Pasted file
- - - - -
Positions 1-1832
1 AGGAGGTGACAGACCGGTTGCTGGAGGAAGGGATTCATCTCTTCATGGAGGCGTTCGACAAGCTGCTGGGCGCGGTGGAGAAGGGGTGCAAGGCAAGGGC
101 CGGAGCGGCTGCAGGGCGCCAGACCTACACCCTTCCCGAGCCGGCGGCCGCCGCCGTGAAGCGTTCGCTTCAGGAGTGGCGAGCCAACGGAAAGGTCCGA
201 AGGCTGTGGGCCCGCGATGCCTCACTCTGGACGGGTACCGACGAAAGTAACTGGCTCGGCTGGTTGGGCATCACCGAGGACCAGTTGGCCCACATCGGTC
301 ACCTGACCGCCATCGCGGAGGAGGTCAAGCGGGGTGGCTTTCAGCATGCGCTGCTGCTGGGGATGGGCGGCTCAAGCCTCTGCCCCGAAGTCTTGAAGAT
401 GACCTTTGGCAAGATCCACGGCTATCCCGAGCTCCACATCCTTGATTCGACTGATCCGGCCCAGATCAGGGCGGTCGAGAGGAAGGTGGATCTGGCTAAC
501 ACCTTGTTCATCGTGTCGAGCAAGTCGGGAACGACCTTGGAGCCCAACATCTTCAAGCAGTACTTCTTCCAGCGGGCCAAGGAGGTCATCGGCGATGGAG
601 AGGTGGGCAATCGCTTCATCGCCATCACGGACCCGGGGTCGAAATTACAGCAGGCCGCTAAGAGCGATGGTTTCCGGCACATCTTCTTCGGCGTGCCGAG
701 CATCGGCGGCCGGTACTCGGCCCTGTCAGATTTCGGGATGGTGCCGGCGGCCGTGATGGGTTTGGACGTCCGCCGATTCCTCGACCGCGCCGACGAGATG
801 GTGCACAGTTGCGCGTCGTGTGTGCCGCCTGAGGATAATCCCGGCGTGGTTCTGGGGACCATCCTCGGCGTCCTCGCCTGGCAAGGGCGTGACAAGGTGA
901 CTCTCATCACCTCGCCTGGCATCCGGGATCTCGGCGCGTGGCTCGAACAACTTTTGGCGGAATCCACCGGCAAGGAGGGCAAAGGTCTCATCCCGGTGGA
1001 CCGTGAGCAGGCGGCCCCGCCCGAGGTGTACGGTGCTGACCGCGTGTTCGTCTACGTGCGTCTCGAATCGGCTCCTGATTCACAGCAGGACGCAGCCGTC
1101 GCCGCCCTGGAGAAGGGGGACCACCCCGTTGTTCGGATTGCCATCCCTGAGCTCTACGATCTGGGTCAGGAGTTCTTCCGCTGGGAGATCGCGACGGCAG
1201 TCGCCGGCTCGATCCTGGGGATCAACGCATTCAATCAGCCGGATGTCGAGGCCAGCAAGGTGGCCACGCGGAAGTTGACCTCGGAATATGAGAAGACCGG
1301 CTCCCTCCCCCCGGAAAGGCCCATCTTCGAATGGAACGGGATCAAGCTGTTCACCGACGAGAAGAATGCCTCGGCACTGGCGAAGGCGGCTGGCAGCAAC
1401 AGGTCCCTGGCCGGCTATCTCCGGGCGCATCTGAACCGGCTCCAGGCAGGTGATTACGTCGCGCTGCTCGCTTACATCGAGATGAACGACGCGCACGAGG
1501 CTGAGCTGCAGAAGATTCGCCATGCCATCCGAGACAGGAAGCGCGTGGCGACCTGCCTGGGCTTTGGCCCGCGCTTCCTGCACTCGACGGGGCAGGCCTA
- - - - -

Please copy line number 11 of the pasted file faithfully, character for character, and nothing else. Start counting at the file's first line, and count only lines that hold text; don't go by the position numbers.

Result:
901 CTCTCATCACCTCGCCTGGCATCCGGGATCTCGGCGCGTGGCTCGAACAACTTTTGGCGGAATCCACCGGCAAGGAGGGCAAAGGTCTCATCCCGGTGGA